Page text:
B Tristitia Tristitia Tristitia Tristitia
C Rubeus Rubeus Caput Draconis Caput Draconis
D Albus Albus Albus Albus
E Fortuna Minor Fortuna Minor Fortuna Minor Fortuna Minor
F Fortuna Maior Fortuna Maior Fortuna Maior Fortuna Maior
G Caput Draconis Caput Draconis Rubeus Rubeus
H Cauda Draconis Cauda Draconis Puella Puella
I J Puella Puella Acquisitio Acquisitio
K Puer Puer Cauda Draconis Cauda Draconis
L Acquisitio Puer Puer
M Acquisitio
N Via Amissio Amissio Amissio
O
P Carcer Via Via Via
Q
R Carcer Carcer Carcer
S
T Populus Populus Populus Populus
U V W
X Coniunctio Coniunctio Coniunctio Coniunctio
Y Via
Z

Admittedly, Martin of Spain’s attributions are a little weird; he gives a set of letters for each figure, roughly in alphabetical order per figure, so a bit of sussing needs figuring out; additionally, the letters “l” and “y” are not allocated anywhere, but there is an allocation for the obsolete letter yogh (ʒ), which I interpreted as “y” above.  The full set of associations from Martin of Spain are:

Figure Numbers Letters
Fortuna Maior 12 ff
Fortuna Minor 8 or 1 e
Caput Draconis 13 g t
Acquisitio 31 h m
Laetitia 50 a d
Puer 9 k j
Tristitia 12 b d n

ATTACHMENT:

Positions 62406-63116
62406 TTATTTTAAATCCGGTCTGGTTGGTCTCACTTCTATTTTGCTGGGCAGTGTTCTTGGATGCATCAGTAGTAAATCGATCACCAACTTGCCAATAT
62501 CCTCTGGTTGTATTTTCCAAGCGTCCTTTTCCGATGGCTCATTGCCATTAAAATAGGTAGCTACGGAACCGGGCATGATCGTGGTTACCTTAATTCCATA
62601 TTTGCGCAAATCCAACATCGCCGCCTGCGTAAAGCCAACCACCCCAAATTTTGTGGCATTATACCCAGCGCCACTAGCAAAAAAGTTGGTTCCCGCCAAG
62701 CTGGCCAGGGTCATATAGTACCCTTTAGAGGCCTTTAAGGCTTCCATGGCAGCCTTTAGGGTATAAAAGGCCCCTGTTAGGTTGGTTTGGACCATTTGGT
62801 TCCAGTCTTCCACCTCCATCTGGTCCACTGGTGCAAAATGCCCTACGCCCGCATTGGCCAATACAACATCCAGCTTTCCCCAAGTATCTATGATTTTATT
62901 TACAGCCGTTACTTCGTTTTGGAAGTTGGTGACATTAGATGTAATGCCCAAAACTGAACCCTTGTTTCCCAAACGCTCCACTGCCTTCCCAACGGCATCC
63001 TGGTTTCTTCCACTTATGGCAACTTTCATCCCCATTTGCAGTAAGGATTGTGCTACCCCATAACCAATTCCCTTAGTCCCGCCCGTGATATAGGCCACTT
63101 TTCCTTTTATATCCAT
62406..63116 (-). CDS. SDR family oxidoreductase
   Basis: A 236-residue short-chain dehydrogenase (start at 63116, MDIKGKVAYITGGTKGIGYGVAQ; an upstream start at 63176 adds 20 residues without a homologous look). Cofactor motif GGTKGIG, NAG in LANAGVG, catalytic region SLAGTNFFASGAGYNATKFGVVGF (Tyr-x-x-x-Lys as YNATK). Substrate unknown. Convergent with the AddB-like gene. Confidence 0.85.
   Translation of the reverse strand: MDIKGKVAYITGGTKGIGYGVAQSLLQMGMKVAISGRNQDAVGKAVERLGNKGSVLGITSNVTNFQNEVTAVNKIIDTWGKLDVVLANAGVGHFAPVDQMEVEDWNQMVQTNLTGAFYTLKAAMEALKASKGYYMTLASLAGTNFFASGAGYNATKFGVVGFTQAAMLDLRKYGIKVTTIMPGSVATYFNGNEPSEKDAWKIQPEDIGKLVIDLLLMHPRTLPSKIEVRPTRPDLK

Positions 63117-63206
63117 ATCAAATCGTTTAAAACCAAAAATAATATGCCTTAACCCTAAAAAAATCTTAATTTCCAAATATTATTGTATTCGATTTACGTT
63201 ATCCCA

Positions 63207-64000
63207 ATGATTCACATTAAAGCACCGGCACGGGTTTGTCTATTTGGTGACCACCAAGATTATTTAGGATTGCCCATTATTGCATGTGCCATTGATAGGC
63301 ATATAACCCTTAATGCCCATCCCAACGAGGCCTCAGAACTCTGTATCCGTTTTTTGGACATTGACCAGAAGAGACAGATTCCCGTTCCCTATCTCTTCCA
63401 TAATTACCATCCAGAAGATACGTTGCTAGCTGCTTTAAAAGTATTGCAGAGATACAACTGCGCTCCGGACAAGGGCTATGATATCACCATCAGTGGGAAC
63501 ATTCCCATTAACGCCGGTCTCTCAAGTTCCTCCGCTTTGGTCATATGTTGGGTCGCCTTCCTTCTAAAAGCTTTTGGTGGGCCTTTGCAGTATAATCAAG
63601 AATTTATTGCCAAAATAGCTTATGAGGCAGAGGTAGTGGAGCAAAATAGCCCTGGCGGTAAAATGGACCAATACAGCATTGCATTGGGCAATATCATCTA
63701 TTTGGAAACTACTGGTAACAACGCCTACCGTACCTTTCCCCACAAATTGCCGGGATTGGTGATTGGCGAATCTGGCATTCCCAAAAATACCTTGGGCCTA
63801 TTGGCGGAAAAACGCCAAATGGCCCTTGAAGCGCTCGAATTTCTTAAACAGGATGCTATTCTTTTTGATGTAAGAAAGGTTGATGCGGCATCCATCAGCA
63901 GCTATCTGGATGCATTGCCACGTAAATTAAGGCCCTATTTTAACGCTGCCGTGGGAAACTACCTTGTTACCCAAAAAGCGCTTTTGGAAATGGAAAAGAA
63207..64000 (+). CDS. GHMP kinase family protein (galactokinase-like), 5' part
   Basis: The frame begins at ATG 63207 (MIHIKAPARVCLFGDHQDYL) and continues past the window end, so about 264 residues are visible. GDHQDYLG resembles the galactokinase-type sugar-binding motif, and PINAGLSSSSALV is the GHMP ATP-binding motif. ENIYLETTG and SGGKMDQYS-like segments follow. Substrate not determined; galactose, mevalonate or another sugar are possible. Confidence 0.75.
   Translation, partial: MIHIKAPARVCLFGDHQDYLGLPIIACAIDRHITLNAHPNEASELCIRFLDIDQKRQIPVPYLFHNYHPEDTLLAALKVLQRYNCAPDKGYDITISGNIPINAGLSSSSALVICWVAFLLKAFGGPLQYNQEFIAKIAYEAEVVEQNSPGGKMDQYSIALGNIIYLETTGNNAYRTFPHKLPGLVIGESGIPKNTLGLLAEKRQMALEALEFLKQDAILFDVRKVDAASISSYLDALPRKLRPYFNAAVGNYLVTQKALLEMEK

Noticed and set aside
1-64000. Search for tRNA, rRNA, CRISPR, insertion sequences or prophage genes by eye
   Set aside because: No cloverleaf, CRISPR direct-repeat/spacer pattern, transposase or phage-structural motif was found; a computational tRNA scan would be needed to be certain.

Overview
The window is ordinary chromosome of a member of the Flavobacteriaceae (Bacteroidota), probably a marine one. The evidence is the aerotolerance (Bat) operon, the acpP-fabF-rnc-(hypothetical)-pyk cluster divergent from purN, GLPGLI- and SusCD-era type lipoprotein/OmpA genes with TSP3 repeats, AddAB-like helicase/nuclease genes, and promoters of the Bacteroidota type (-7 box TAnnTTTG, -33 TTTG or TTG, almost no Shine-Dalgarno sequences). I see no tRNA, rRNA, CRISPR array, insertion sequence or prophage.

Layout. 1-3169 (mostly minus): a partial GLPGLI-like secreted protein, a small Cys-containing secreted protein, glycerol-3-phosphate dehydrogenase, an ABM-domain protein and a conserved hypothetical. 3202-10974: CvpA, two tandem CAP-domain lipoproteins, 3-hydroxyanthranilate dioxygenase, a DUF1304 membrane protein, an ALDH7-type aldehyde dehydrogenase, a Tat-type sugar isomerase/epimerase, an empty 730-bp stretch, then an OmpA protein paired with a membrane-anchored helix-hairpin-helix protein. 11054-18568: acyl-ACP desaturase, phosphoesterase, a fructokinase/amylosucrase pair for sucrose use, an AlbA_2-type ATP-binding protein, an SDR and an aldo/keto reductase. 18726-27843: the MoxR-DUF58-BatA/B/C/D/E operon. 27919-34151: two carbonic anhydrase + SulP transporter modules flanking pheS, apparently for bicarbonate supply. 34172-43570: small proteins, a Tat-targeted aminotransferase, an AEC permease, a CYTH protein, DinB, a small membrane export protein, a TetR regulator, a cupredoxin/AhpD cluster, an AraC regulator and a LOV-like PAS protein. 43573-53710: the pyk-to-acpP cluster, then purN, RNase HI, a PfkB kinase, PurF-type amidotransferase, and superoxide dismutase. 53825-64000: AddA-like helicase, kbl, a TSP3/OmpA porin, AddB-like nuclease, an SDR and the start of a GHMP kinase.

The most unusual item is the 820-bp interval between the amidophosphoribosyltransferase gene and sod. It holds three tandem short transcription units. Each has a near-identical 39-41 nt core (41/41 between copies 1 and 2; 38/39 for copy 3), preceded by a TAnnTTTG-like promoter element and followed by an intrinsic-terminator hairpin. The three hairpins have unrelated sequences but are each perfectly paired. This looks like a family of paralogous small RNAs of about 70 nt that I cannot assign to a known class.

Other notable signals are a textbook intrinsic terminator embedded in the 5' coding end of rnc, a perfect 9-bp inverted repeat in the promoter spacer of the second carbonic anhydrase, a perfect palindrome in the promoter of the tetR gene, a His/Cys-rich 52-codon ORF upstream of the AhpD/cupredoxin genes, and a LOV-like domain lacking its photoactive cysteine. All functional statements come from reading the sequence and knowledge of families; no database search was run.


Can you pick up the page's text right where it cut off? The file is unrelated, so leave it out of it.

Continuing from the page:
Puella 1 j c e
Rubeus 14 a c s
Albus 14 a d e
Amissio 15 j t s
Cauda Draconis 14 or 12 h j c d
Populus 2 n o t u
Coniunctio 13 or 17 r s t x
Via 8 n o t a ʒ
Carcer 10 o p q r s

Anyway, none of the associations we have in Martin of Spain, Cattan, Heydon, or Case give a figure for the letter Z, and the letters I/J and U/V/W weren’t classified as separate letters until recently, anyway.  As always, Case agrees with Heydon, as I’m pretty sure Case’s Angelical Guide was based on Heydon’s Theomagia, and both differ from Cattan in some minor ways.  Martin of Spain’s order starts off clear, but the order gets really mixed up and unclear towards the end.  Cattan’s order seems to be the most orderly, and preserves almost but frustratingly not quite the same order as the ḥarf cycle from before, with the following changes:

  • Cattan has Fortuna Minor and Fortuna Maior in positions 5 and 6; the ḥarf cycle switches these
  • Cattan has Puella and Puer in positions 9 and 10; the ḥarf cycle switches these
  • Cattan has Via, Carcer, Populus, and Coniunctio as the final four figures; the ḥarf cycle has Populus, Carcer, Coniunctio, and Via